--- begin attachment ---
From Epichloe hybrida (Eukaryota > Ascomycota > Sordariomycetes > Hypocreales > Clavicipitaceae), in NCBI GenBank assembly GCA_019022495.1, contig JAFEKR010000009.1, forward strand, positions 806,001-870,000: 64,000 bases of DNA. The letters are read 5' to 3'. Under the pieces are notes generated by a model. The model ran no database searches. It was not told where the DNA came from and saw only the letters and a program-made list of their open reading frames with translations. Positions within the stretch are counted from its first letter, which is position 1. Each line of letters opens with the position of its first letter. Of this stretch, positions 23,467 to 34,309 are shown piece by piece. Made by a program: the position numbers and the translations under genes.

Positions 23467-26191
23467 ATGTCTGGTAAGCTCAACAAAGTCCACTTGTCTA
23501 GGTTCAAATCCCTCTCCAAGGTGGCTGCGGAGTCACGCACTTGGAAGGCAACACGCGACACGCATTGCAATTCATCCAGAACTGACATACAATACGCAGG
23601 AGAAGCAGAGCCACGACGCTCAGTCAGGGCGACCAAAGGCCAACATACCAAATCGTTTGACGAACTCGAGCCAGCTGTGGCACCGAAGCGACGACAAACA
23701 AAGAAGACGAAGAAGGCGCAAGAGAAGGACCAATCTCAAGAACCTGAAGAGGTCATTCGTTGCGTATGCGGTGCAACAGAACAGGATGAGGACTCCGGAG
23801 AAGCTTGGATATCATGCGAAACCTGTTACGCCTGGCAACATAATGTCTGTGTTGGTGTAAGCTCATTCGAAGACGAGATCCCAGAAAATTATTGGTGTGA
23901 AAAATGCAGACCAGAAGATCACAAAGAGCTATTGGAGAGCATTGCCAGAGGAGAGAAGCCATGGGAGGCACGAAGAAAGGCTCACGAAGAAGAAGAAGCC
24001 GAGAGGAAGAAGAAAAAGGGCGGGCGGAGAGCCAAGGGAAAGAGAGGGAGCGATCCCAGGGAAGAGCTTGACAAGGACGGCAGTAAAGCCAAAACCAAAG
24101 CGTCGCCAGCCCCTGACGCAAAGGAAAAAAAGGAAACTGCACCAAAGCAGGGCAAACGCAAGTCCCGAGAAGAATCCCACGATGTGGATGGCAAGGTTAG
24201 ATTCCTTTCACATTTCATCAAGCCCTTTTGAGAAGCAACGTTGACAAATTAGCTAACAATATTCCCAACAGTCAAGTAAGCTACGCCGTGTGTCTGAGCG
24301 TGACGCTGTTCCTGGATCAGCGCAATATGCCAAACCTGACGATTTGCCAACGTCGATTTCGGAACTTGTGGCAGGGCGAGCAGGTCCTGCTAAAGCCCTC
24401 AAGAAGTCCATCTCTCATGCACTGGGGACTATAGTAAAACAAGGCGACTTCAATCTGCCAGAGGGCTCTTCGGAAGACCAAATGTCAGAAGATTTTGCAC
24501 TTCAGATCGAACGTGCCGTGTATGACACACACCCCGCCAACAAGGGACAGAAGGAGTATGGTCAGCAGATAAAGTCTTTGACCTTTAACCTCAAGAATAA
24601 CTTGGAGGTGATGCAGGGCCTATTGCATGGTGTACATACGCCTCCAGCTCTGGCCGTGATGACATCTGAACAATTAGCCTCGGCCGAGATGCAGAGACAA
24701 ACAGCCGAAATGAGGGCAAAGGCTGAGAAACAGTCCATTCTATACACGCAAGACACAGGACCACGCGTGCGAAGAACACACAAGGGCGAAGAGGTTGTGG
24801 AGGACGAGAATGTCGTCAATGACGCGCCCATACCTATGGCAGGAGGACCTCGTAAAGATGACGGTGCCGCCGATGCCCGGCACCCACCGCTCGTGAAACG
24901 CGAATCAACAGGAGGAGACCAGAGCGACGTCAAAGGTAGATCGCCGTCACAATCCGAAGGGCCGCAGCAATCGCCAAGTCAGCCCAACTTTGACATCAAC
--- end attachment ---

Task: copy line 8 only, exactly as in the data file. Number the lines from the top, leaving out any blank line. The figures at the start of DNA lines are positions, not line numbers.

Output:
23901 AAAATGCAGACCAGAAGATCACAAAGAGCTATTGGAGAGCATTGCCAGAGGAGAGAAGCCATGGGAGGCACGAAGAAAGGCTCACGAAGAAGAAGAAGCC